Tuesday, August 9

Paul Krugman: The “Goldilocks” Economy | Business

For the US economy, 2021 has been both the best and the worst of times; well, maybe it wasn’t too bad, but still.

The good news is that unemployment plummeted thanks to rapid growth and job creation. The bad news is that inflation is at its highest level in decades. So the economists who warned of inflation early last year were right, while those of us who downplayed risk or predicted only a brief interlude of rising prices are wrong. However, there are two questions related to this combination of good and bad news that people should ask themselves, but that, to my knowledge, most do not. Could we have had considerably lower inflation without a much worse job outlook? And if not, would it have been a good idea to accept a slower economic recovery in employment in exchange for less inflation? My answer is a resounding no to the first question and a probable, though not entirely certain, not to the second.

Now, if I am correct on both counts, a surprising conclusion follows: economic policy in 2021 has actually been quite good. In fact, taking into account the dislocations related to the current pandemic, what we have implemented has been a “goldilocks” economy, or the right point: neither too cold nor too hot.

I can already hear the screaming, but have a little patience. Let’s start with what should be an unquestionable point: the recovery from the COVID era has been very unbalanced. Fear of contagion has limited demand for face-to-face services, such as restaurant meals, and people have compensated by buying physical goods such as cars and appliances. Real acquisitions of durable consumer goods continue to exceed the pre-pandemic level by more than 20%, while services recently returned to their level of two years ago. And supply chains have struggled to keep up with increasing product purchases.

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Basic principles of economics teach us what is supposed to happen when there is a distortion of demand and a limitation of supply: the prices of the things that people rush to buy should rise relative to the prices of which they buy. people keep avoiding. And indeed, the relationship between the durable goods price index and that of services has risen sharply, reversing the normal technology-driven downward trend.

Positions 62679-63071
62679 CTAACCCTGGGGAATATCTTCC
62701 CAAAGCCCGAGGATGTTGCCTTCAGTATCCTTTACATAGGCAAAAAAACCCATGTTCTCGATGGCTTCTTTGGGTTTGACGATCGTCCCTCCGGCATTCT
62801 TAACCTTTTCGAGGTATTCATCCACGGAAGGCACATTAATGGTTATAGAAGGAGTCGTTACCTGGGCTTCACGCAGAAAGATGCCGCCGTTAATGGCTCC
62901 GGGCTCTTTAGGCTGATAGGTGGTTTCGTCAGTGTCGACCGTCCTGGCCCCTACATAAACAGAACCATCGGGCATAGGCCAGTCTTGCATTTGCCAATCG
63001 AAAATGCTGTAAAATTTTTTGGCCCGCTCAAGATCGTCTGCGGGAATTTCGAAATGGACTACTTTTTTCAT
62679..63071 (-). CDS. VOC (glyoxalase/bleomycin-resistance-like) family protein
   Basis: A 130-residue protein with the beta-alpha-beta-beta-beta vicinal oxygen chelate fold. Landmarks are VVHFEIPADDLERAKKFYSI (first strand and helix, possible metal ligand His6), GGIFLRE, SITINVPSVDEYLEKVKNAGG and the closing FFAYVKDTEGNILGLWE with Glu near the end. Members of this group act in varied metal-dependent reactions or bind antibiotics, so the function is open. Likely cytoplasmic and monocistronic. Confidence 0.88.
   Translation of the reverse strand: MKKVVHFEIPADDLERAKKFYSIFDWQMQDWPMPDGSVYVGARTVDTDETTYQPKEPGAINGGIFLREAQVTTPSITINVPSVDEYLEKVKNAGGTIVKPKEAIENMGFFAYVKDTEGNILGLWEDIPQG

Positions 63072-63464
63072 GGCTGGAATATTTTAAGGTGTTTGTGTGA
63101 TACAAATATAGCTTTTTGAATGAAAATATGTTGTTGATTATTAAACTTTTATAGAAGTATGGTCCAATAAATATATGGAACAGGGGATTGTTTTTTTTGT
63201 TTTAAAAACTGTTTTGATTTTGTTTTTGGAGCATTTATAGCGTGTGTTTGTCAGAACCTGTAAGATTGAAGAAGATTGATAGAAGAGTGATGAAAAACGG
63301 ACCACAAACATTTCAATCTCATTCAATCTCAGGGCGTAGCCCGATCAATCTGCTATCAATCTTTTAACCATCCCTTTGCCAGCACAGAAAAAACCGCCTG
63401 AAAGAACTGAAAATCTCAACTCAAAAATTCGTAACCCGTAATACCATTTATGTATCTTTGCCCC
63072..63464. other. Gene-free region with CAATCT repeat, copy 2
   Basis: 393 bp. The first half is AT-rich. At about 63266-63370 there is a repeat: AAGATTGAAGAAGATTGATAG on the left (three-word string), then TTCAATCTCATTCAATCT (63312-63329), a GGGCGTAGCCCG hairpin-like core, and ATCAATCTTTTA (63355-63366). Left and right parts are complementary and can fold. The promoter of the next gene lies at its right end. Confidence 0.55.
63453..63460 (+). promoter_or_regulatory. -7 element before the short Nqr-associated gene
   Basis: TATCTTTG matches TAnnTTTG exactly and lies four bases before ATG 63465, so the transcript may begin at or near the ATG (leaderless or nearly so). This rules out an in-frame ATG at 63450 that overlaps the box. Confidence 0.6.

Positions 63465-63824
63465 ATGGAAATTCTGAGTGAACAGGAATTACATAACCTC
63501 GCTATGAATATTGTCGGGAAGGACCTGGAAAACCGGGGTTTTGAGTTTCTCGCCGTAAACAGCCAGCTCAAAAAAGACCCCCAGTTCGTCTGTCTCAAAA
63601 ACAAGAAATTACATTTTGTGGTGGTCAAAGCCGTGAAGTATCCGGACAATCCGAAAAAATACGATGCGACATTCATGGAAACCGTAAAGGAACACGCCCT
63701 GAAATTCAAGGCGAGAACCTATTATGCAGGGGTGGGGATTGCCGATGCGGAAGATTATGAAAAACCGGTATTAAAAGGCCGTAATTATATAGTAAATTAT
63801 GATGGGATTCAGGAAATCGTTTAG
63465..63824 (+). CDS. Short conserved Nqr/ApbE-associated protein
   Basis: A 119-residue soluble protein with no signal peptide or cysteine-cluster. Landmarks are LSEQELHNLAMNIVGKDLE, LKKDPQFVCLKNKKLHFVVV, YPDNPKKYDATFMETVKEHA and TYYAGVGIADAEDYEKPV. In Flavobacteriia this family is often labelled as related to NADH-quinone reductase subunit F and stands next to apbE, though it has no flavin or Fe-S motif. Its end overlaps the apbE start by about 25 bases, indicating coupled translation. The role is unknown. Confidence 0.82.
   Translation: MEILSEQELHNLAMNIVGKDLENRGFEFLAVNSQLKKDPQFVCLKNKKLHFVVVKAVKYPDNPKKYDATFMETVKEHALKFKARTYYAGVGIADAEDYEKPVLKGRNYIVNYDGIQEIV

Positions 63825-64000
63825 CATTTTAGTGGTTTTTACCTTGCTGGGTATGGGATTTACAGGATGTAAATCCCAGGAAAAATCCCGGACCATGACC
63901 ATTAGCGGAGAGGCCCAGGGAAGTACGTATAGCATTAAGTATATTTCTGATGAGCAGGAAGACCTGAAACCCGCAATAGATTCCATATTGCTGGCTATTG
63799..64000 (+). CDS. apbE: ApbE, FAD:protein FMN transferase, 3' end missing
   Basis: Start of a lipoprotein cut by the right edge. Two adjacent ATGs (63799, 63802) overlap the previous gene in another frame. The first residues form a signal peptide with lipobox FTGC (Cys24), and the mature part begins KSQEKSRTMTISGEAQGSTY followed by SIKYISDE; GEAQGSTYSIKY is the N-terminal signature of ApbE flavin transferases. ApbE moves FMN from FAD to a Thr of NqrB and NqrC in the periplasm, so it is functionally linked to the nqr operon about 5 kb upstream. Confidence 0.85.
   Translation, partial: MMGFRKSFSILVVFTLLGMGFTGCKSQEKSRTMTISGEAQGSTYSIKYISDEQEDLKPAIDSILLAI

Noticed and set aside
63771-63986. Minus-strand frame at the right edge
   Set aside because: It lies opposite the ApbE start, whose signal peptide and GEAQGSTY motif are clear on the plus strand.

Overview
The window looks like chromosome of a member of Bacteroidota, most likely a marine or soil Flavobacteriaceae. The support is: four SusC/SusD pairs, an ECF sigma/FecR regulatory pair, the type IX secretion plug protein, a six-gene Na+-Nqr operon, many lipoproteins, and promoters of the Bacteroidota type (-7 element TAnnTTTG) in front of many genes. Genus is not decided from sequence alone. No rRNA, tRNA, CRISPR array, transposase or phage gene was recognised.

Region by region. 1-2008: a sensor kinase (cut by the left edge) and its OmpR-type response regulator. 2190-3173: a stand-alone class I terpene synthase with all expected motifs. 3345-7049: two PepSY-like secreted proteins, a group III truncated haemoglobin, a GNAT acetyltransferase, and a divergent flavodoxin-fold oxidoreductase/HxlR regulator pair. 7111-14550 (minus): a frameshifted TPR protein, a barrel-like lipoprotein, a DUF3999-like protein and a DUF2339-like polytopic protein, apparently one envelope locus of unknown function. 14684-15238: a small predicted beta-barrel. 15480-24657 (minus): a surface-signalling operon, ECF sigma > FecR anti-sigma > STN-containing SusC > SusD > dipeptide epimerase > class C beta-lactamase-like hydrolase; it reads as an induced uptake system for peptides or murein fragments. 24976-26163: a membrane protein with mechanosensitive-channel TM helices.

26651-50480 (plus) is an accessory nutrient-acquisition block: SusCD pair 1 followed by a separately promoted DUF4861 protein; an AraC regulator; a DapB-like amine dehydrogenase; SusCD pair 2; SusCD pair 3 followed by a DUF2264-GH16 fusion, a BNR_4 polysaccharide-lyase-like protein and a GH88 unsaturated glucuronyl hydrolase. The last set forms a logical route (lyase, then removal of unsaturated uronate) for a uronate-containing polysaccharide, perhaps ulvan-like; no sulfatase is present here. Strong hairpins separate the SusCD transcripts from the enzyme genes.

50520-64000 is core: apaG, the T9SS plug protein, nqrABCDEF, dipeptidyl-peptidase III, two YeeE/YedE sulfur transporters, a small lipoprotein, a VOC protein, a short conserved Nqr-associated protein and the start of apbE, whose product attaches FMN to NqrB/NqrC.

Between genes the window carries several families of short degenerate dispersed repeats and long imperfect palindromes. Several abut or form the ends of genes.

This relative inflation of goods compared to that of services was inevitable if we were not to suffer a crippling shortage that we have, in fact, avoided: some consumer items have been hard to come by, but forecasts of a supplies apocalypse during Christmas has not materialized. But we could have had lower headline inflation if we had forced the prices of services down – for example, by cutting aid to families or raising interest rates, thus limiting private spending – instead of doing what we did. , which was to make all the adjustment by increasing the prices of goods. Would this have been a better option?

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The truth is that I do not see how we could have reduced the prices of services to the maximum without doing the same with employment in the sector. In other words, unless political decision-makers have access to some magic wand that I am not aware of, in 2021 we could only have kept inflation low at the cost of a much slower job recovery. And that would have been bad. A high level of unemployment is not only harmful while it lasts, but it also has destructive effects in the long run because, as evidence shows, the earnings of young people who start their working lives in a situation of economic weakness are permanently damaged.

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Therefore, slowing down the recovery would have been a serious mistake if the inflation peak of 2021 did not turn into a spiral of wages and prices, and in the end we managed to lower inflation again without going through a major recession. To put it mildly, it would have been a tragedy if hundreds of thousands of Americans now in employment were deprived of a job just to reduce congestion at the ports of Los Angeles and Long Beach. So can we reduce inflation with dignity? The Federal Reserve thinks so. And so does most independent analysts and a server too, although of course we could all be wrong.

And to those who follow the news I say no, that the indications of the recently published Fed minutes that the authorities are concerned about inflation and plan to raise interest rates this year do not amount to admitting that they were wrong to maintain them. lows last year. When I go to merge into freeway traffic, I keep pressing the accelerator and releasing the pedal once I have reached cruising speed. What are you doing?

As I have indicated before, I imagine that many people will be deeply irritated by any suggestion that policy makers have done a pretty decent job of late. However, before you start ranting against inflation, ask yourself what you would have done differently and whether your alternative measures would have resulted in the great job news we’ve had.

I’m not saying we should ignore inflation. The Federal Reserve is right to consider raising interest rates now that the economy appears to be nearing the limit of its capacity. But accepting inflation for a while has probably been the right decision.

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Paul Krugman He is a Nobel Prize in Economics. © The New York Times, 2022. News Clips translation.

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